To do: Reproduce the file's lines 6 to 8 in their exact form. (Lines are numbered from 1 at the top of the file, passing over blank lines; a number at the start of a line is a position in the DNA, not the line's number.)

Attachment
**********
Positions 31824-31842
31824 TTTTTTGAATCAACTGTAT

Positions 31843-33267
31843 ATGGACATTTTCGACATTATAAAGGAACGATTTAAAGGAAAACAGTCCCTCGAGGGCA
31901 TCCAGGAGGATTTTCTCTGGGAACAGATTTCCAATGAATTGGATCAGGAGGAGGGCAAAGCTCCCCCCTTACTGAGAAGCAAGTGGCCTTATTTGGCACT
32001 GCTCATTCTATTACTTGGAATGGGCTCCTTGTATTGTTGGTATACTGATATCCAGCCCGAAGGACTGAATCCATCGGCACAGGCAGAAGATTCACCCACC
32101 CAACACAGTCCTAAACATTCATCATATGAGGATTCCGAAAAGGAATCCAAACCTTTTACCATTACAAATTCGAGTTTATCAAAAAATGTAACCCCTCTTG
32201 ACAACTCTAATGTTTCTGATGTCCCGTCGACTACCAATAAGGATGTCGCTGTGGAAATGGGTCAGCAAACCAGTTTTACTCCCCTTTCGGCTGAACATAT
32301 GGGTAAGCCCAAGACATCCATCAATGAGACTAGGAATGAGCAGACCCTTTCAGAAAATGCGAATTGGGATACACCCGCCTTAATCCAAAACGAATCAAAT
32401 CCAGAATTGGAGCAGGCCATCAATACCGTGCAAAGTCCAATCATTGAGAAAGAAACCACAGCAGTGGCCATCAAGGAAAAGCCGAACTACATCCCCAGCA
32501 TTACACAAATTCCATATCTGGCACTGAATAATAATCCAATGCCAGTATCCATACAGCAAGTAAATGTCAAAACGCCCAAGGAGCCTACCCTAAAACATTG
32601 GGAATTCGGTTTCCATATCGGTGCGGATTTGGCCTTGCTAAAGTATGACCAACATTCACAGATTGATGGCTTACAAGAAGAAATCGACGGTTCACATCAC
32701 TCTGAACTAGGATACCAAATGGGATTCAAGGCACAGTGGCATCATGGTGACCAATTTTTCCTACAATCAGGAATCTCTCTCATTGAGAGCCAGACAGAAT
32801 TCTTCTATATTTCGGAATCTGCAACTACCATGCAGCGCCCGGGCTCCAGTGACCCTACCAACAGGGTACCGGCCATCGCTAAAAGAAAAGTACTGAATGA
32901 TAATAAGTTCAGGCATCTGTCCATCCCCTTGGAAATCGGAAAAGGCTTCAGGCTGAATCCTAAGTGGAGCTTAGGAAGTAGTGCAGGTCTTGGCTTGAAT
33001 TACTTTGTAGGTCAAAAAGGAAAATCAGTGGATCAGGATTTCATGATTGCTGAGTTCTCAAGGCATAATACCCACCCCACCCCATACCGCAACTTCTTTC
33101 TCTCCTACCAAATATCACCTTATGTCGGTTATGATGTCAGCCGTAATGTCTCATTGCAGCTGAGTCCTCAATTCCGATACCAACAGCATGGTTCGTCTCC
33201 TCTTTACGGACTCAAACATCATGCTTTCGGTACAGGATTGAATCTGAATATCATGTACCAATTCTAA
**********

32001 GCTCATTCTATTACTTGGAATGGGCTCCTTGTATTGTTGGTATACTGATATCCAGCCCGAAGGACTGAATCCATCGGCACAGGCAGAAGATTCACCCACC
32101 CAACACAGTCCTAAACATTCATCATATGAGGATTCCGAAAAGGAATCCAAACCTTTTACCATTACAAATTCGAGTTTATCAAAAAATGTAACCCCTCTTG
32201 ACAACTCTAATGTTTCTGATGTCCCGTCGACTACCAATAAGGATGTCGCTGTGGAAATGGGTCAGCAAACCAGTTTTACTCCCCTTTCGGCTGAACATAT